Development: We will see A LOT of new buildings opening, but fewer new construction sites
This prediction was based on (1) rising construction costs, (2) constrained construction lending, and (3) HALA/land costs.
On balance, this prediction is mostly accurate. My analysis needed more granularity to provide for a slow-down in new construction starts in core, urban markets, but a rise in starts in less-urbanized markets (e.g., Greenwood, Northgate, Lake City).
Development Map from our Employment & Development Market Study
Employment: Job growth will beat all expectations
This prediction knocked it out of the proverbial ballpark!
The best-of-the-best, global-leading technology firms continue their hiring frenzy in our region. Job growth in high-wage sectors reinforces the multiplier effect on hiring in most all other service sectors – fueling stability for all segments of our commercial real estate market.
This post from 2017 wasn’t forecasting a new rental-rate ceiling for luxury units in glossy, high-rise apartment towers, but actual rental rates in Efficiency Units.
Our 2018 Efficiency Unit Study, penned by my partner, Jerrid Anderson, provided the data behind micro and SEDU units, demonstrating rental rates cresting $5.00/square foot as of Summer 2018 – with select markets, like Capitol Hill and Ballard, inching towards $6.00/square foot.
A year post publication of this study, we have seen steady rent growth year over year, making $6.00/square foot a benchmark in plain sight for Efficiency Units.
Job growth remains the number one predictor of economic vitality of any commercial real estate market – and, accordingly, a key reason to click to read a blog post. Back in March 2018, Community Attributes was kind enough to allow us to share its insights and forecast on our blog.
How are we doing then versus now, you ask?
A quick visit to Washington State’s Employment Security Departments Job’s Report demonstrates year-over-year job growth is nothing short of phenomenal.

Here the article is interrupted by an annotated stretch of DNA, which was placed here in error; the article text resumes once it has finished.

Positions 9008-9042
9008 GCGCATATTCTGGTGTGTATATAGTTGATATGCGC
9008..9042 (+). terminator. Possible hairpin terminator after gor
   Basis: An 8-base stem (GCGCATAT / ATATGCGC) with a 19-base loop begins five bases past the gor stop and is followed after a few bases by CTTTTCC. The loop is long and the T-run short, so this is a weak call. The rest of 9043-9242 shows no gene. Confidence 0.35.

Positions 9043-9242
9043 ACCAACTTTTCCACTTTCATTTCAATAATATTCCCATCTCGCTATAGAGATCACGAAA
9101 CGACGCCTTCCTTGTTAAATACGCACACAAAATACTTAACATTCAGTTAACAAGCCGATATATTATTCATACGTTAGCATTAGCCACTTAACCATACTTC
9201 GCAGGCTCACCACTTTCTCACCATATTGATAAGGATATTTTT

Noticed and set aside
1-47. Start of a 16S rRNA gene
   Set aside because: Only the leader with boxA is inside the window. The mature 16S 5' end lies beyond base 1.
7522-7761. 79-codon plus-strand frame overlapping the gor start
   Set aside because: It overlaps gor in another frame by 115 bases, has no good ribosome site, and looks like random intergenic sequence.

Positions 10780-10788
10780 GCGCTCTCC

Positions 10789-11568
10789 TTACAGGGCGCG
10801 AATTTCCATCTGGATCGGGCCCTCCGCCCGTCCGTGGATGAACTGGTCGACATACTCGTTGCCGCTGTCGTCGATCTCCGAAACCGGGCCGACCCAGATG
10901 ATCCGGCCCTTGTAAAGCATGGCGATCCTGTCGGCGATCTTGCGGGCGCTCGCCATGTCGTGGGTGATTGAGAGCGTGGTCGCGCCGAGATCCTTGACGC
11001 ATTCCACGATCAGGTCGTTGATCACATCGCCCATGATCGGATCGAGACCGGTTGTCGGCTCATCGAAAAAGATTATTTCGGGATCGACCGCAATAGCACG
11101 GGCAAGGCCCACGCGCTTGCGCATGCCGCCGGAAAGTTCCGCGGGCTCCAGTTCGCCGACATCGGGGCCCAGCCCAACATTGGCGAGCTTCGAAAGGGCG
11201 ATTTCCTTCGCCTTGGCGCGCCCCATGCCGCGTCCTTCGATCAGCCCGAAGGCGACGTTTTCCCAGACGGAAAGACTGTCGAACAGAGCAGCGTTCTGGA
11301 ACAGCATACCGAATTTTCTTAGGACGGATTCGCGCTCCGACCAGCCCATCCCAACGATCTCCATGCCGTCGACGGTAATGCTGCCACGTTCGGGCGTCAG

Just when nearly all economists predicted that job growth would taper after banner years from 2014 – 2017, the region not only outperformed the rest of the nation, it outperformed predictions!
Almost two years ago, the Urban Land Institute named Seattle the Top Investment Market for 2018. Just one year later, in October 2018, ULI came back with its 2019 ULI Emerging Trends in Commercial Real Estate – dropping Seattle to a lowly #16 spot.
Time to hang up the HP 12C and start speculating on tech stocks versus Seattle commercial real estate?
I think not.
What could happen in a year warranting a fall from #1 to not even breaking into the top 15?
An absence of outsized opportunity. Seattle finally made its way into the “Sexy Seven” – a grouping of Tier 1 markets topping every global investor’s radar.
It wasn’t so much that opportunity evaporated from Seattle, but opportunities presented themselves elsewhere – mostly in secondary and tertiary markets.
Regardless of the rankings, both my near-term and long-term bet is that Seattle will have the last laugh. The region’s fundamentals are so darn compelling – and advantageous over cohort markets – that our run to #1 in 2018 is just the beginning.
What dare ULI say about Seattle in their 2020 Emerging Trends Report? We will find out in October!
BONUS: Follow the Fork
This post gets the award for my favorite blog flop. As it turns out, most apartment investors like to read about the Holy-Quintuple: rent, vacancy, sales, development, and jobs.
Reading about food? Not so much.
In this blog post, I correlate burgeoning “foodie” designation neighborhoods to up-and-coming real estate markets – a trail of breadcrumbs, if you will.
I mentioned Beacon Hill as an up-and-comer, and I might have been early in 2015, but I don’t think I was wrong. I also mentioned Georgetown – another neighborhood to which I remain committed.
A few others on my list: Greenwood, Bothell, White Center, and Burien.
Check back in another 4 years and let’s see where the cookie crumbles!
And a special shout-out to my mother, Gayle. I think she is the ONLY person who read this post back in 2015!
We look forward to the next five years of real estate blogging. And if you think that writing does not go hand in hand with investing, maybe you haven’t picked up your copy of The Intelligent Investor lately.
Please give us a call to discuss your goals – whether buying, selling, developing, or investing in apartment buildings.